drew you to the Police Procedural genre?
A. It has everything that interests me as a
writer and as an observer. In the John Bowers’ series, the reader is actually
the most informed witness to the crime or crimes and the motivations of the
main characters. I’ve always been a mystery buff, and who doesn’t love to help
solve a riddle, especially one with criminal, sexy elements?
Q. Did your background experience with the
law enforcement community influence your take on Detective Bowers?
A. Definitely. I suppose John Bowers is a
composite of all the homicide detectives I’ve known over the years. The
majority of these people are intensely dedicated to their jobs and often very
personally connected to their victims.
Q. Are the grisly scenes in your books
based on true cases?
A. They are drawn on real life but are not
true-crime. Murder is the heart of a procedural.
Q. Why do the Bowers books delve so deeply
into the personal lives of the detectives?
A. The dynamic of their personal lives is
what adds spice to the mix and what motivates them. Bowers sees these victims
as “There but for the grace of God . . .”. His motive in solving cases is
always more about avenging those people who cannot speak or defend themselves
against the bad guys than a strict job description in the manual. Homicide
detectives are still the good guys in the white hats. And that appeals to me –
telling their personal story. So many crime dramas and novels gloss over the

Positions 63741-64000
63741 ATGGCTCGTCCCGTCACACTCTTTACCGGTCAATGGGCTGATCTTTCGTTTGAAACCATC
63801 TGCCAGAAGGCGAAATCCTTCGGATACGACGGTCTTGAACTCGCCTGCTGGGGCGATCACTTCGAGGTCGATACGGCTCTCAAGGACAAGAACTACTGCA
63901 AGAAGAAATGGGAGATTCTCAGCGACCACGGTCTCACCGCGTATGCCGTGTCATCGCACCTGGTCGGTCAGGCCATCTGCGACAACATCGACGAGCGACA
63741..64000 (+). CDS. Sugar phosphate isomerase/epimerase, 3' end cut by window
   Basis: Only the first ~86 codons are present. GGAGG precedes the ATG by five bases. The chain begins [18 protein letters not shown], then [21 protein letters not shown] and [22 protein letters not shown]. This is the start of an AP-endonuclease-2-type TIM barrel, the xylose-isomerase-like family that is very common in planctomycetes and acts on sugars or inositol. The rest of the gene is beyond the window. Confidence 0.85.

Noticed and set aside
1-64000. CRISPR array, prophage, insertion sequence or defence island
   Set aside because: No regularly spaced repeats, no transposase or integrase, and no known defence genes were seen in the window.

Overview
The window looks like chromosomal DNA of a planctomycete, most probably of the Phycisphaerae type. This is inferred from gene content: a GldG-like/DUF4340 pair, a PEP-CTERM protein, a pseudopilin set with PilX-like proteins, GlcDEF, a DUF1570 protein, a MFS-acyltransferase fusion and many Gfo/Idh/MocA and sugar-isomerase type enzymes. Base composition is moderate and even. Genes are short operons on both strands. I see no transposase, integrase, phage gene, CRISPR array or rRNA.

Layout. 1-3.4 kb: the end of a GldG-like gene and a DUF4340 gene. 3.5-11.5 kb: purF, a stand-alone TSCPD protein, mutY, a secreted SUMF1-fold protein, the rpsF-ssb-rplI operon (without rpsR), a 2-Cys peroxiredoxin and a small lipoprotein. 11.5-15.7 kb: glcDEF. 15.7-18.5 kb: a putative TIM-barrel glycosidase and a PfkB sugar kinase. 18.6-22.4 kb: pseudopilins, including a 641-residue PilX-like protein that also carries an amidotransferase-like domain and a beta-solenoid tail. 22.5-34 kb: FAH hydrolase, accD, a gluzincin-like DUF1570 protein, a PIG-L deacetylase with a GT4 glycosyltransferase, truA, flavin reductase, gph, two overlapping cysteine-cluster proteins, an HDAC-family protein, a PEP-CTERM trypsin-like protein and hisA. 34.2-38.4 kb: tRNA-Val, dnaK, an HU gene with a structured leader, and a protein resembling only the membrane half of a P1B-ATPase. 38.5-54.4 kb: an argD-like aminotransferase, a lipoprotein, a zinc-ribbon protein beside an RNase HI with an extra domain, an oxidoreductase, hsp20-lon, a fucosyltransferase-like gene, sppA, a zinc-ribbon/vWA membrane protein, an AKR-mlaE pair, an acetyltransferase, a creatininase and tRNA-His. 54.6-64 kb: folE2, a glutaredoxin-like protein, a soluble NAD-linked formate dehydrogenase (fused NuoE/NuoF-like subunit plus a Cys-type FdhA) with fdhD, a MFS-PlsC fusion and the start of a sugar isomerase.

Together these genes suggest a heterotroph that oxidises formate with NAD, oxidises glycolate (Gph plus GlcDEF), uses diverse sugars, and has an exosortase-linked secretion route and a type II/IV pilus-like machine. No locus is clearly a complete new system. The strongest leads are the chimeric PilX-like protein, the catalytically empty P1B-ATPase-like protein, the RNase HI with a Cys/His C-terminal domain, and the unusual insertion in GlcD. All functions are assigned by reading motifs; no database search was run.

personal side, and the characters are one dimensional. That’s not real life,
and I think readers want more than the standard formula in a procedural. At
least I do.
Q. Did you write the Bowers series as a
continuing drama of the characters’ lives for a purpose?
A. Well, that’s real life again. Reality is
much more interesting than contrived gun battles, the ubiquitous serial-killer
who has some ridiculously complicated formula for killing his victims – I think
most people welcome some reality even in their fiction. The Bowers books give
the reader the best of both – personal drama along with the grit, terror and
drudgery of police work.
Q. Some critics believe the real focus of
your plots is in the personal relationships and struggles between Bowers and
the women in his life. Is this a fair assessment?
A. Oh, sure. Crime happens – people keep
killing one another, but life goes on for everyone around them. John Bowers is
interesting as a person outside of his badge, a flawed person who just can’t
seem to figure out women. But who can?
Q. Tell us something about the Portland
scene. Is the city itself important to the series?
A. Definitely. I never considered placing
John Bowers anywhere else. Portland is unique in America for having typical big
city problems while at the same time having a small town atmosphere. That’s
what makes it so livable and lovable for Oregonians and others who come here.
Bowers would not fit into the bureaucratic maze of LA or even Seattle. He has
North Coast village roots and it’s those values that cause him conflict and
give him moral courage.
May, 2007 S. Bedrow – Rose City Review